Investment Behavior of U.S. Firms over Heterogeneous Capital Goods: A Snapshot

2004-21 | March 1, 2006

Recent research has indicated that investment in certain capital types, such as computers, has fostered accelerated productivity growth and enabled a fundamental reorganization of the workplace. However, remarkably little is known about the composition of investment at the micro level. This short paper takes an important first step in filling this knowledge gap by looking at the newly available micro data from the 1998 Annual Capital Expenditure Survey (ACES), a sample of roughly 30,000 firms drawn from the private, nonfarm economy. The paper establishes a number of stylized facts. Among other things, I find that in contrast to aggregate data the typical firm tends to concentrate its capital expenditures in a very limited number of capital types, though which types are chosen varies greatly from firm to firm. In addition, computers account for a significantly larger share of firms’ incremental investment than they do of lumpy investment. [Keywords: Capital Heterogeneity, Investment; JEL Codes D21, D24, D29.]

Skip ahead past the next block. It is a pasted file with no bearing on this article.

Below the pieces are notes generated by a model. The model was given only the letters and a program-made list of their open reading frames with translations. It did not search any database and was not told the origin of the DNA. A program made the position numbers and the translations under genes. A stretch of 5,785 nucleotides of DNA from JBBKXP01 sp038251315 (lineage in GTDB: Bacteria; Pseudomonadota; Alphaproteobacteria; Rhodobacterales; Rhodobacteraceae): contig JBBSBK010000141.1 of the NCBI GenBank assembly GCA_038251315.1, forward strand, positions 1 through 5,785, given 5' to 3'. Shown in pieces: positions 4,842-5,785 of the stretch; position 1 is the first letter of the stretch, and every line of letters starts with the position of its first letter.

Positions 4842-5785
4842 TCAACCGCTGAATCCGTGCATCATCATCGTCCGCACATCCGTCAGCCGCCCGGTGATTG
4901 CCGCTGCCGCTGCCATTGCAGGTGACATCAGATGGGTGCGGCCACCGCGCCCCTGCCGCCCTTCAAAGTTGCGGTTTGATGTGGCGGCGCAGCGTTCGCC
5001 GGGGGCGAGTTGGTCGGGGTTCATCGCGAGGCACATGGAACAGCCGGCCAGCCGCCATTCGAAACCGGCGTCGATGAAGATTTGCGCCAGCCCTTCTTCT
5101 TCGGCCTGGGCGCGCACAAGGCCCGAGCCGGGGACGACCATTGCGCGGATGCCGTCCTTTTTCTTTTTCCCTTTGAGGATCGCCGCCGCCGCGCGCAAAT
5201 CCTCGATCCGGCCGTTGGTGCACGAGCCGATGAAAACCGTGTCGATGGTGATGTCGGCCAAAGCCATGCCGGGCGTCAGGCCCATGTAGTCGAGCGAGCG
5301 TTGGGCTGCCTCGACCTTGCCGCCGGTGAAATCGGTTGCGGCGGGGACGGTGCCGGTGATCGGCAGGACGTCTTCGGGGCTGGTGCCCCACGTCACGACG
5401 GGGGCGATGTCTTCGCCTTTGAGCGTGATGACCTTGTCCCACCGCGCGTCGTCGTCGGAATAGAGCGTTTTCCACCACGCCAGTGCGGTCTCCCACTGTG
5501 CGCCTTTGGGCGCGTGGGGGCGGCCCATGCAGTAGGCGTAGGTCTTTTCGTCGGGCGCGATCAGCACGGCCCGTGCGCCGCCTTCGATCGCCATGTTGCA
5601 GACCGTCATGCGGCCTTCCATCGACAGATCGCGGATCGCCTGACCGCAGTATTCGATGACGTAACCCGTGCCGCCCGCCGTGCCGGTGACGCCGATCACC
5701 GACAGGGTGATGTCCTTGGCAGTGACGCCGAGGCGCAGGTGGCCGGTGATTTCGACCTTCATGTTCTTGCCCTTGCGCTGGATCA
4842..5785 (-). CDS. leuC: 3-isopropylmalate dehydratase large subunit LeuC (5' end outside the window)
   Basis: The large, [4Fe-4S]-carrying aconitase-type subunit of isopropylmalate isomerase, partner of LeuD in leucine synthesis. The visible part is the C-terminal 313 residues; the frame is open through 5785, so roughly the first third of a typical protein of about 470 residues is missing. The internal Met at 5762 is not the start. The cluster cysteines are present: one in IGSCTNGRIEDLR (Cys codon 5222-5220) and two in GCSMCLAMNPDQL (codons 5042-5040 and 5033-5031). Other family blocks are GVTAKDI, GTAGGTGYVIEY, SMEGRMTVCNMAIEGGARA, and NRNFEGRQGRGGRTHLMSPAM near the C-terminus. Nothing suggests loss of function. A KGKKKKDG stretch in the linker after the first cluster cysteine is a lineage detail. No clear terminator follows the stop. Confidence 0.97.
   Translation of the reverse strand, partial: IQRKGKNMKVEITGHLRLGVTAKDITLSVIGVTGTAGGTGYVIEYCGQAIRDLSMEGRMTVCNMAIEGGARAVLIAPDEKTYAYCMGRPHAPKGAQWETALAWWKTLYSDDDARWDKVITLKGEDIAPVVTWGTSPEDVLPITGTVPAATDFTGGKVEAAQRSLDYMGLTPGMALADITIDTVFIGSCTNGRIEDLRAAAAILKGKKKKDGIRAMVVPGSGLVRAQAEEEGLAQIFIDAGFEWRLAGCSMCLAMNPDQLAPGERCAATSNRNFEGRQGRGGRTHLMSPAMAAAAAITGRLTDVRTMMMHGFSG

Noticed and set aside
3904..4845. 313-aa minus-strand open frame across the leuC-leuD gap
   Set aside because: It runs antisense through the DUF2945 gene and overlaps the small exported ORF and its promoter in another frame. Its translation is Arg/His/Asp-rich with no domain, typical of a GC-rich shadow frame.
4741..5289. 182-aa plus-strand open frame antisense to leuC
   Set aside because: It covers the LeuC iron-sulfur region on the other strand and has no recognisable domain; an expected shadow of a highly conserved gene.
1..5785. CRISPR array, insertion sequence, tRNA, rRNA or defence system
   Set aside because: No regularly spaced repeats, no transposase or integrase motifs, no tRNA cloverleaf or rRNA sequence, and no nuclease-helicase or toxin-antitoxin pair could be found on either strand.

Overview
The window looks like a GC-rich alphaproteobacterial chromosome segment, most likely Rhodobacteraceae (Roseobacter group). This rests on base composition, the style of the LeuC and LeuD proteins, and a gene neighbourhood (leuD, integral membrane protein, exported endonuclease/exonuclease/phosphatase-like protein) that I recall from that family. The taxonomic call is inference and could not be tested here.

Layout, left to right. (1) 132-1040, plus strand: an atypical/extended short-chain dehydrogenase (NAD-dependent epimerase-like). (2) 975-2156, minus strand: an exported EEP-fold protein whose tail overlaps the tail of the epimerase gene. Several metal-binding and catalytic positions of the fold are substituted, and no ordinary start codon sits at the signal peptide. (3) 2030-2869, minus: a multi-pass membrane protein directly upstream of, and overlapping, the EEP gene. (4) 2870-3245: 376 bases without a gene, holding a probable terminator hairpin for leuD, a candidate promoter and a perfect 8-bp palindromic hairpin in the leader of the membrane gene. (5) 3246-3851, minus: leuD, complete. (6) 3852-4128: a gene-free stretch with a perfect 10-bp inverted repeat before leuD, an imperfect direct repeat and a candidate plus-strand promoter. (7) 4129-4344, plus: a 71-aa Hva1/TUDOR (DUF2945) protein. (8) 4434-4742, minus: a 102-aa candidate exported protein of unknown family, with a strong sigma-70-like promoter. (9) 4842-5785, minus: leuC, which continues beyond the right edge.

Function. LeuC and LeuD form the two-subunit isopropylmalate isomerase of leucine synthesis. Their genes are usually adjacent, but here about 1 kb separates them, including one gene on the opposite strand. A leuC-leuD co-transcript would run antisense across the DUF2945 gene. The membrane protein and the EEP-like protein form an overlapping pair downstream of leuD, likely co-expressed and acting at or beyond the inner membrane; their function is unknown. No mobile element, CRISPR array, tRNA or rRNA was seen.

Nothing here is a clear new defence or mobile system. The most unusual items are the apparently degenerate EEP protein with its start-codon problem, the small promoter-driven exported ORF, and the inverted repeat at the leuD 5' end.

Article Citation

J. Wilson, Daniel. 2004. “Investment Behavior of U.S. Firms over Heterogeneous Capital Goods: A Snapshot,” Federal Reserve Bank of San Francisco Working Paper 2004-21. Available at https://doi.org/10.24148/wp2004-21

About the Author
Daniel Wilson
Daniel Wilson is a vice president in the Economic Research Department of the Federal Reserve Bank of San Francisco. Learn more about Daniel Wilson